Because for the work of Christ he was nigh unto death, not regarding his life, to supply your lack of service toward me. ~Philippians 2:30
In our Western world, we use some very colorful and descriptive phrases and idioms to describe a situation. For instance, when someone greatly exasperates us, we might say, “You’re killing me!” Sometimes, for a serious medical condition or life predicament that needs immediate attention, we might soberly describe it as “a matter of life and death.” Paul describes the service of a man named Epaphroditus as being “near unto death.” Epaphroditus pressed forward and kept going in spite of the fact he was near death. Let us examine the thought this morning of why our service for the Lord is a matter of life and death.
We see Epaphroditus and his SELECTION.
Paul describes him as a brother, a companion in labor, fellow soldier, and the messenger to the Philippians. He was a servant of God and, I believe, at one time, the lead pastor at the church at Philippi. He stands out as a fervent Christian who loved the Lord, loved his church, and loved to serve people. He was one not afraid to labor in the trenches with Paul, to stand with Paul on the front lines of spiritual battle, and to be a comforter and encourager behind the scenes. God saw this man’s faithfulness and called him to serve Him in the ministry. Never be afraid to step out in service. Never be afraid to do more for the Lord. Never back away from His calling to walk on higher ground.
We see Epaphroditus and his SENTIMENT.
Epaphroditus got a burden to go to Rome and minister to Paul. Paul was his close friend and most likely his mentor. On behalf of the church of Philippi, Epaphroditus stayed with Paul in prison and served him. He did not go to Rome for a vacation. He went there to supply whatever was lacking for Paul. He loved Paul and wanted to be sure Paul’s work for the Lord would continue without hindrance. He gave Paul more hours in the day and carried some of Paul’s load. When you love someone, you will go to extremes to help them and be a blessing.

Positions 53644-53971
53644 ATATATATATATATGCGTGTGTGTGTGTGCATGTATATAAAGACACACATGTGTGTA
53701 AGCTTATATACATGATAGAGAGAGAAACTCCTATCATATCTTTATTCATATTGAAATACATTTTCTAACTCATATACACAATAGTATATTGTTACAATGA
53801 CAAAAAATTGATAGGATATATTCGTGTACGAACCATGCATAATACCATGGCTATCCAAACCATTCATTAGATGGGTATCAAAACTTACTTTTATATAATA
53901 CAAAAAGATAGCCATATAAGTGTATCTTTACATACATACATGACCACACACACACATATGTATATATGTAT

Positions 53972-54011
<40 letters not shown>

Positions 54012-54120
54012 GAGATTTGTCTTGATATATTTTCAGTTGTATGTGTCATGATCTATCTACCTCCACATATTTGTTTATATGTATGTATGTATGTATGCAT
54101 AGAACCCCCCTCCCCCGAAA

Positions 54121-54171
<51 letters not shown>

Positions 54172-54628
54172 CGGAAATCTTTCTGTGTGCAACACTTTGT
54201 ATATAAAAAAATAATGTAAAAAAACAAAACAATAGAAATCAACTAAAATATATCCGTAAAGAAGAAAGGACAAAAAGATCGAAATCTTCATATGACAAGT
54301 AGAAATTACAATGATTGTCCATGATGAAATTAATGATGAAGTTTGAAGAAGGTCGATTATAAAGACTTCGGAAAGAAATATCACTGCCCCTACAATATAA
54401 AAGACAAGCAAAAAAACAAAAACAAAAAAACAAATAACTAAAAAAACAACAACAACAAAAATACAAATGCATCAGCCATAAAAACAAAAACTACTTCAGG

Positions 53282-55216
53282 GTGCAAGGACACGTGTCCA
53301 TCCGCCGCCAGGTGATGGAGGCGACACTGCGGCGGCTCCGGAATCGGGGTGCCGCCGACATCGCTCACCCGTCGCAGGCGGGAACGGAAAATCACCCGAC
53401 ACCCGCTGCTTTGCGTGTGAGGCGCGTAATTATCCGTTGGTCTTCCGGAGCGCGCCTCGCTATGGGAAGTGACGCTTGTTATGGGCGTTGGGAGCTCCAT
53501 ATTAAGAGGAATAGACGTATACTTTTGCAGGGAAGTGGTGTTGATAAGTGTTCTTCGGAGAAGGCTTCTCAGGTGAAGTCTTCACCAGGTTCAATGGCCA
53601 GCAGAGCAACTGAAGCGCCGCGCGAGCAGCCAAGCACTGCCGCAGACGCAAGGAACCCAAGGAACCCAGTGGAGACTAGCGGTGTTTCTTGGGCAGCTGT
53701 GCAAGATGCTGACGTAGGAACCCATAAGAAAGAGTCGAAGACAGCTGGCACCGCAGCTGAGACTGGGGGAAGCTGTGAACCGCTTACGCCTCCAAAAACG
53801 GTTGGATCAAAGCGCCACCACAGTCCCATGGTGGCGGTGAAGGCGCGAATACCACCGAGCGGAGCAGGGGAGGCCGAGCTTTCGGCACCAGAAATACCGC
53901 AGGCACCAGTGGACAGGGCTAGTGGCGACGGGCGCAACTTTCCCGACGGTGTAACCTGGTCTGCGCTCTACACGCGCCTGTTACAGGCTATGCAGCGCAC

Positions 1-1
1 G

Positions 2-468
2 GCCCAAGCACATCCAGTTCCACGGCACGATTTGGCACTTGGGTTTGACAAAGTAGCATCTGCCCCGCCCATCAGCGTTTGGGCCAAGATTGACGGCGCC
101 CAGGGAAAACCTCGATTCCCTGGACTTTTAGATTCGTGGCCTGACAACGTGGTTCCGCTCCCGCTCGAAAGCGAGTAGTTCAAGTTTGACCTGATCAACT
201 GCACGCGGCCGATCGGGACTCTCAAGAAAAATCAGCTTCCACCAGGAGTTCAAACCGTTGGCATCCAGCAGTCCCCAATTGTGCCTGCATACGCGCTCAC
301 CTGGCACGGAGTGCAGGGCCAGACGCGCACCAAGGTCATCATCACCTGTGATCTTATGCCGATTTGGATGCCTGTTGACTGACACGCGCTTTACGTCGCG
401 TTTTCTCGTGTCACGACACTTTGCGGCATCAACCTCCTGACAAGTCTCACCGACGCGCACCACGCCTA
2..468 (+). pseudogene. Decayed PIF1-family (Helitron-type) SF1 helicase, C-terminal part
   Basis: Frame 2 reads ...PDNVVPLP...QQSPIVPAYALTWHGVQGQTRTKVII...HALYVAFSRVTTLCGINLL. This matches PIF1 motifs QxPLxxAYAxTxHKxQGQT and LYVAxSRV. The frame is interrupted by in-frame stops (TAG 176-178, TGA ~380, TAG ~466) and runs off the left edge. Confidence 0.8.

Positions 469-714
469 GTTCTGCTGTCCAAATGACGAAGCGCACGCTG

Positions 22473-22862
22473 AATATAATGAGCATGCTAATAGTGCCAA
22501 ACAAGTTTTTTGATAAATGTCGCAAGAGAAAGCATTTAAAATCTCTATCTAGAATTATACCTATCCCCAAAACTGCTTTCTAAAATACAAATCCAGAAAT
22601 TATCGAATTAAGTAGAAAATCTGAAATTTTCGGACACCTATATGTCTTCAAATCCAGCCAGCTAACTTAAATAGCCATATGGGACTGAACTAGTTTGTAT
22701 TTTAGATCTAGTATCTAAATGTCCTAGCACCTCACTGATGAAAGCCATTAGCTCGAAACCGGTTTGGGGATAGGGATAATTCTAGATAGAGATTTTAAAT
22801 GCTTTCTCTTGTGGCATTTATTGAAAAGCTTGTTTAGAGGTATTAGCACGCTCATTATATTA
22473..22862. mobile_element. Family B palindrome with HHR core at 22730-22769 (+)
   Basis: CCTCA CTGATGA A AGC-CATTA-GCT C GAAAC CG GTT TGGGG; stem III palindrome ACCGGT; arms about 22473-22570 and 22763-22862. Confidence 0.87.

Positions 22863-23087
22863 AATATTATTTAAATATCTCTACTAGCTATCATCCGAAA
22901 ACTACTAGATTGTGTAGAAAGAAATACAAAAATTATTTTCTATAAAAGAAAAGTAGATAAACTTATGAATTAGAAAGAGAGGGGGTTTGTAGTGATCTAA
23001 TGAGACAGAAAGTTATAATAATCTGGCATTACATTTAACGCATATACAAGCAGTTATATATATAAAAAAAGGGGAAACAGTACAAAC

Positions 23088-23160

We see Epaphroditus and his SACRIFICE.
This man was nigh unto death. He got very sick when he was at Rome. He almost died. However, death did not impede his selfless service. Notice again it says, “For the work of Christ he was nigh unto death.” He epitomized sacrificial service. He continued working even if it killed him! He continued ministering even though he was weak and fainting. This is the kind of service that is lacking among Christians today. Sacrificial service works when others sleep; it labors when others forsake you; it keeps going in spite of opposition; it finds solutions when the problems are overwhelming; it seeks to get the job done even if it is the last thing you do. Sacrificial service is service that knows it will be worth it all when it is done.
We see Epaphroditus and his STIMULUS.
We might scratch our heads and ask, “What drove Epaphroditus?” His name means “lovely.” He was a lovely Christian! When David lamented the death of his good friend Jonathan, he said that he was “lovely in death.” I think David meant that Jonathan died as a courageous man who did not waver in his faith and love for God. David meant that Jonathan gave his life for a good cause. Epaphroditus was stimulated to go to the extreme in service because his love for God, his friends, and the cause of Christ gave him inspiration and joy.
Having a good attitude and serving God are a matter of life and death. Being faithful in what God has called us to is a matter of life and death. Don’t just give your best to God: go to the very extreme for God!
Have a lovely God Morning!
Bible Reading Schedule: Exodus 19-21